By Larry Stalcup Contributing Editor
The weather was a hot topic during late January’s winter blast that prevented some cattle producers from attending the annual Cattle Industry Convention & NCBA Trade Show in New Orleans. But with projections that the southwestern drought may finally dry up, many were hoping Mother Nature was finally acting in their favor.
Cattle disease traceability was another crucial subject, as producers and feeders illustrated how another BSE incident, or worse, foot and mouth disease (FMD) could throttle the entire beef supply chain. Numerous National Cattlemen’s Beef Association (NCBA) committee members and others also discussed a range of other issues and policies that impact ranches and feedyards back home.
The annual Cattlemen’s College presented experts who outlined numerous methods of improving cattle well-being through various classes of animal health and nutritional products, equipment and management techniques. More orderly ways to market cattle were discussed, along with the many benefits of the Beef Checkoff.
The ice storm prevented the genius of TV’s Yellowstone – Texan Taylor Sheridan – from taking the stage as the keynote for the convention’s opening general session. But he used Zoom to discuss the Yellowstone franchise and how he was able to buy and use the 6666s Ranch to film and depict a true working ranch, Hollywood antics of sex and violence, notwithstanding.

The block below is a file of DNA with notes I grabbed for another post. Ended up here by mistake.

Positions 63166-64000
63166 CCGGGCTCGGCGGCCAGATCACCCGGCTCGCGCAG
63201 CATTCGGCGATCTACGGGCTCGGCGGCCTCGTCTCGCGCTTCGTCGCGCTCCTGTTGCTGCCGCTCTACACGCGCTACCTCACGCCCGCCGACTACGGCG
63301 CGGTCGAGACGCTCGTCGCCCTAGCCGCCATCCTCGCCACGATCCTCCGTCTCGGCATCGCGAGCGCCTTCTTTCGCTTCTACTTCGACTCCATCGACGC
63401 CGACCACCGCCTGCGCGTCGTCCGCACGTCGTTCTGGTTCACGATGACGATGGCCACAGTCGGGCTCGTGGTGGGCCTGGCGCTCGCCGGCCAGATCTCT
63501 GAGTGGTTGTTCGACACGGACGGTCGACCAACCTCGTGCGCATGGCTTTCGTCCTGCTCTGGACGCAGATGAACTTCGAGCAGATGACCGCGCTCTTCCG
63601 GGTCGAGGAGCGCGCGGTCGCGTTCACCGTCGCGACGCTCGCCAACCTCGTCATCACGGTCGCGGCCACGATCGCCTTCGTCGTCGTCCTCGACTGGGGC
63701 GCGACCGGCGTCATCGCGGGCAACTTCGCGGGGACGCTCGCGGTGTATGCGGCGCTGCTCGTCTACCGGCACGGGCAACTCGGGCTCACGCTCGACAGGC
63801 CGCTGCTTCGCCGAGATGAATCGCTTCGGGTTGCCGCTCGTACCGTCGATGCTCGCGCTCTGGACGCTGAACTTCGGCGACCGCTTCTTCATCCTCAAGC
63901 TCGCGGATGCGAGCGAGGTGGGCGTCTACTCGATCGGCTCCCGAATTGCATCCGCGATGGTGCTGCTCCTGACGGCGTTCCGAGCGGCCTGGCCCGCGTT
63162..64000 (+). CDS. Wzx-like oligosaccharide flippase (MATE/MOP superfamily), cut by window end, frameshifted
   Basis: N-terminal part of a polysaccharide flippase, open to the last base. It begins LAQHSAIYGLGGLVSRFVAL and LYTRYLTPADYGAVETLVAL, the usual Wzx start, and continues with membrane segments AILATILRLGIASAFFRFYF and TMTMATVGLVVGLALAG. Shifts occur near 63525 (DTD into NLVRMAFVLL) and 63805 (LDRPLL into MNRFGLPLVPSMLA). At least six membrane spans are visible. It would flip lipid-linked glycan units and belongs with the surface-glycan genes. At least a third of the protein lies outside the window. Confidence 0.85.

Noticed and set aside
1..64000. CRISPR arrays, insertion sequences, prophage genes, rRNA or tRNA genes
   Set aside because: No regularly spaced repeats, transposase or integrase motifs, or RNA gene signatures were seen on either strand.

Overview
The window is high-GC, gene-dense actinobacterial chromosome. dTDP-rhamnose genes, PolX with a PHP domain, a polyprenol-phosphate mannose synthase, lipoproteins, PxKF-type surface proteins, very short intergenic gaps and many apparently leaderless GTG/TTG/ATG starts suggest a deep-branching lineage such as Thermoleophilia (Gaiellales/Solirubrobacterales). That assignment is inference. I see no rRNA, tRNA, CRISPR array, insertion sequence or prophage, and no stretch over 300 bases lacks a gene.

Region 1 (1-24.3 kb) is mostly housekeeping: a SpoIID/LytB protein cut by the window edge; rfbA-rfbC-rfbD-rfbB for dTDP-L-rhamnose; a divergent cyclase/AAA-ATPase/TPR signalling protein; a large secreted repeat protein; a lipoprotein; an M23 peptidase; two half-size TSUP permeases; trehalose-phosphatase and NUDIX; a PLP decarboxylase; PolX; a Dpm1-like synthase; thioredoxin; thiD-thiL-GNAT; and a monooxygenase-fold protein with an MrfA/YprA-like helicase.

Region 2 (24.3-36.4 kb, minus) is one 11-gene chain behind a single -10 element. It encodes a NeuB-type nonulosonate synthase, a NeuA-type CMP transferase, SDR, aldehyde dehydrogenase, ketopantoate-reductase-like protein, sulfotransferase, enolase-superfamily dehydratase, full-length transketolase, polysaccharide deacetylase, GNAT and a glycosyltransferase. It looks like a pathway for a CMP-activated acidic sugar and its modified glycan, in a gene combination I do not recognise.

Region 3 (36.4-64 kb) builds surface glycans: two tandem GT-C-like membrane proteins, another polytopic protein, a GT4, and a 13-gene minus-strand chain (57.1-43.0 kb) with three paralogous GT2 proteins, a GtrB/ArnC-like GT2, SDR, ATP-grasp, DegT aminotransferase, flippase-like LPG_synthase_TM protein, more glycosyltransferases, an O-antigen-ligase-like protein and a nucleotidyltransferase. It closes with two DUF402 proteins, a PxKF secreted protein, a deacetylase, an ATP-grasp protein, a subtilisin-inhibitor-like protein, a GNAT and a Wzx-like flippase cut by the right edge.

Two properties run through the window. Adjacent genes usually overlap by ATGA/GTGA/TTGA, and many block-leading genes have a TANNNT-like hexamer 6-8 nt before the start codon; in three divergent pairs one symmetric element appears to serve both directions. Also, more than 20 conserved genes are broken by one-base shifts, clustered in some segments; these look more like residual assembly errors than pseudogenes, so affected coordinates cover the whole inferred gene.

While disappointed, thousands of Yellowstone fans in attendance seemed just as entertained when former New Orleans Saints Archie Manning pulled a quarterback sneak and took the stage to cap off the opening general session.
Meanwhile, U.S. Department of Agriculture (USDA) Deputy Secretary Jewel H. Bronaugh, Ph.D., joined Ethan Lane, NCBA vice president of legislative affairs, in discussing how USDA and NCBA can work together to improve marketing, sustainability and animal health. Disaster programs to help offset drought-reduced cow herds were also examined.
Adios La Niña?
Several thousand producers, feeders and other convention attendees soaked up the positive takes on drought relief. Don Day Jr., president and founder of DayWeather, Inc., said the three-year La Niña cycle that has parched pastures across the Southern Plains and beyond is forecast to finally yield to an El Niño. That’s due to weather-impacting signs that Pacific Ocean waters are finally warming along the Equator.
He made that projection at the convention’s Ag & Food Policy Committee meeting. Day said data from the National Oceanic and Atmospheric Administration (NOAA) and other sources indicate dry regions in the Southern Plains could see the break in the drought by early summer and a better chance for increased rainfall in mid-to-late summer and into the fall.
A La Niña, caused by cooler Pacific waters, typically spawns U.S. drought conditions in the West and Southwest. It increases the chances for rainy weather in northern and eastern Midwest regions. “The mystery is in the history [of weather and climate],” Day said. “As the Pacific goes, so goes the weather. We have never seen a four-year La Niña.”
Meteorologist Matt Makens also projected a potential end to La Niña during his CattleFax presentation. “This suggests improving drought conditions and more favorable growing seasons and healthier soils,” he said. “But considering that an El Niño can cause drought across northern states, there is no win-win for everyone.”